Arlene O. Siefker-Radtke, MD, on Urothelial Bladder Cancer: New Settings for Immune Checkpoint Inhibitors
NCCN 2021 Virtual Annual Conference
Arlene O. Siefker-Radtke, MD, of The University of Texas MD Anderson Cancer Center, discusses the changing therapeutic landscape in which atezolizumab, avelumab, and pembrolizumab have either been approved or are under review for treating urothelial bladder cancer in the metastatic, superficial, and adjuvant settings.
David G. Pfister, MD, of Memorial Sloan Kettering Cancer Center, discusses the many considerations when caring for patients with head and neck cancers, such as dental and nutritional issues; side effects from radiation, including necrosis of the bone; oral health; problems with speech; and the concerns of younger patients who may have to cope with the sequelae of treatment such as altered function or disfigurement for years to come.
Jennifer R. Brown, MD, PhD, of Dana-Farber Cancer Institute, discusses treatment choices for patients with relapsed or refractory CLL/SLL, when to stop therapy due to adverse events, BTK inhibitors and their second-generation counterparts, the need for ways to manage disease progression on novel drugs, and minimal residual disease as a predictor of response.
Crystal S. Denlinger, MD, of Fox Chase Cancer Center, and Mary F. Mulcahy, MD, of the Robert H. Lurie Comprehensive Cancer Center of Northwestern University, discuss biomarkers for determining treatment; immune checkpoint inhibitors; when to employ such treatments as platinum/fluoropyrimidine and fam-trastuzumab deruxtecan-nxki; and other second- or later-line therapies such as paclitaxel, ramucirumab, irinotecan-based regimens, and trifluridine/tipiracil.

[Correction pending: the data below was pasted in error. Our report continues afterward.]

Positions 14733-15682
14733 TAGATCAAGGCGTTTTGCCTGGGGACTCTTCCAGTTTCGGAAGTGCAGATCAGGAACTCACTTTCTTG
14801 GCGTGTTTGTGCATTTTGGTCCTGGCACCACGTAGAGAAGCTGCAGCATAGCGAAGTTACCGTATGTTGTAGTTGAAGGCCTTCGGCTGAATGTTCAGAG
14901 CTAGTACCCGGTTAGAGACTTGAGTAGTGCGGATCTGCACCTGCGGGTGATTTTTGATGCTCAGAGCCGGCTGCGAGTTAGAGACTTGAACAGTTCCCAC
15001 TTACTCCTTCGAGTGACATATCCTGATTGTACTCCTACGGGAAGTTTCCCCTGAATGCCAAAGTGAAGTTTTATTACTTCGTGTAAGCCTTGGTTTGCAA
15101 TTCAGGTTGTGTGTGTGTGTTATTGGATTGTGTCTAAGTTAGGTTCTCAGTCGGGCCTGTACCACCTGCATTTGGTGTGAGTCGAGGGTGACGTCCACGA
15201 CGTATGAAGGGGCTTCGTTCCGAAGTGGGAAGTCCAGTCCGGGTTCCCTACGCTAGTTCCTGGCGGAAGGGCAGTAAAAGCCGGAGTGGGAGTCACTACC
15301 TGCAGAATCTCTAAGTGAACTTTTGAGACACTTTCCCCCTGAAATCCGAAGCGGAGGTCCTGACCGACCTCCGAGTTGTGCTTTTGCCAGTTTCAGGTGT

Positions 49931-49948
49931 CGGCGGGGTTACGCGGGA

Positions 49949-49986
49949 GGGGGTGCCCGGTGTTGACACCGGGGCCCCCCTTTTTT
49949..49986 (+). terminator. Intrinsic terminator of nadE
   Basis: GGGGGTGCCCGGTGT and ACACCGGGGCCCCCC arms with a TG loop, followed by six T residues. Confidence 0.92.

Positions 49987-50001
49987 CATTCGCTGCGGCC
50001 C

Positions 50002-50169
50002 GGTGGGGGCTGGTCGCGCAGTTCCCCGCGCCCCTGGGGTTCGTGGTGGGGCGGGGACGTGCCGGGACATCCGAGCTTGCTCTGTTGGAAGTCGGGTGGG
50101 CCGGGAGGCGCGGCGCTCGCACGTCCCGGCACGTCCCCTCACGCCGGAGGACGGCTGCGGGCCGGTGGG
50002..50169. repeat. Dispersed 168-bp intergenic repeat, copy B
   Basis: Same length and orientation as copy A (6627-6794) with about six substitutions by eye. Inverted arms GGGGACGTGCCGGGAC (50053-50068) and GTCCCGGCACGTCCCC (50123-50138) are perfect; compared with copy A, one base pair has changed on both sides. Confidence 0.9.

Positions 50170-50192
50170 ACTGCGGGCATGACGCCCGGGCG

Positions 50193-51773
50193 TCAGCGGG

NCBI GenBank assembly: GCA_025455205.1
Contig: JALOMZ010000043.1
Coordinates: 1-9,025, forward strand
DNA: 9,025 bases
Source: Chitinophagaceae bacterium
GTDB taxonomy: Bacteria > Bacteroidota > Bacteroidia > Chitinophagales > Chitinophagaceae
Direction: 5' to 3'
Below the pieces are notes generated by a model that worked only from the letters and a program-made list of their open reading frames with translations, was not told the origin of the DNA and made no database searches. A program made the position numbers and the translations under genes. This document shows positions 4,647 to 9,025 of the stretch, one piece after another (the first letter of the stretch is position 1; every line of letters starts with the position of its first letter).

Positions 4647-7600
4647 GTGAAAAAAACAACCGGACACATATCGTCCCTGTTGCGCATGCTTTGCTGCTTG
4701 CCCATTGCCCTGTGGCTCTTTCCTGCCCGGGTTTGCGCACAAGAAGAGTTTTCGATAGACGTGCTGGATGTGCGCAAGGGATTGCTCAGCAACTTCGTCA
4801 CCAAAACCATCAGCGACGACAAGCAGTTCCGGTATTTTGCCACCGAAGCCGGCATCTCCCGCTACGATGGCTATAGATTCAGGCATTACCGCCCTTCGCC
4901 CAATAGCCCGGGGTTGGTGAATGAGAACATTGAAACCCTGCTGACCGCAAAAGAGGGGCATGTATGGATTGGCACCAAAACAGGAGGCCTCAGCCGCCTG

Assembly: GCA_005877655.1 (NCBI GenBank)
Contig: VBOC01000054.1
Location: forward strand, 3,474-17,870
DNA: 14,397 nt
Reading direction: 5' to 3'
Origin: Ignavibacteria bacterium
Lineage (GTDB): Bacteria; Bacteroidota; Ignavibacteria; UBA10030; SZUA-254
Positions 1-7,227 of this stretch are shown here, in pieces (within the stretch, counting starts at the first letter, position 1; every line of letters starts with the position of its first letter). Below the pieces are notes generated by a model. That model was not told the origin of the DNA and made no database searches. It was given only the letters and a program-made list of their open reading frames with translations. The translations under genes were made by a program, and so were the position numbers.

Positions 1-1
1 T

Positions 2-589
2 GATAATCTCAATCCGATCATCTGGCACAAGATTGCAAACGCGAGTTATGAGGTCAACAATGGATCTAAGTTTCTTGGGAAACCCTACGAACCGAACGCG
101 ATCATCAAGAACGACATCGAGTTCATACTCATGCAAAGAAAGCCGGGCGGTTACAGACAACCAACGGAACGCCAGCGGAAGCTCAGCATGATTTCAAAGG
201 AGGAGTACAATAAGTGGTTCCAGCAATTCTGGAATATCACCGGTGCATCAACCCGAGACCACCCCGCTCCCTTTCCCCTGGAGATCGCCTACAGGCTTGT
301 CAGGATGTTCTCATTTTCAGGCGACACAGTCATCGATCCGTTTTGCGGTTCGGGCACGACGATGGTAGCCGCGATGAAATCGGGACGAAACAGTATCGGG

April K. Salama, MD, of Duke Cancer Institute, discusses the shift in recent years, as more effective therapies have become available, toward integrating systemic upfront treatment of patients with brain metastases from cutaneous melanoma; pivotal studies that have provided key data; and the need for a multidisciplinary approach incorporating medical, surgical, and radiation oncology.
Shaji K. Kumar, MD, of the Mayo Clinic Cancer Center, discusses the latest data on treating patients with multiple myeloma, including standard-of-care induction before stem cell transplant; the role of quadruplet induction; long-term results with the combination of daratumumab, lenalidomide, and dexamethasone in those who are ineligible for stem cell transplant; CAR T-cell engagers; and the need for more research on how immunotherapy fits in the sequence of treatments.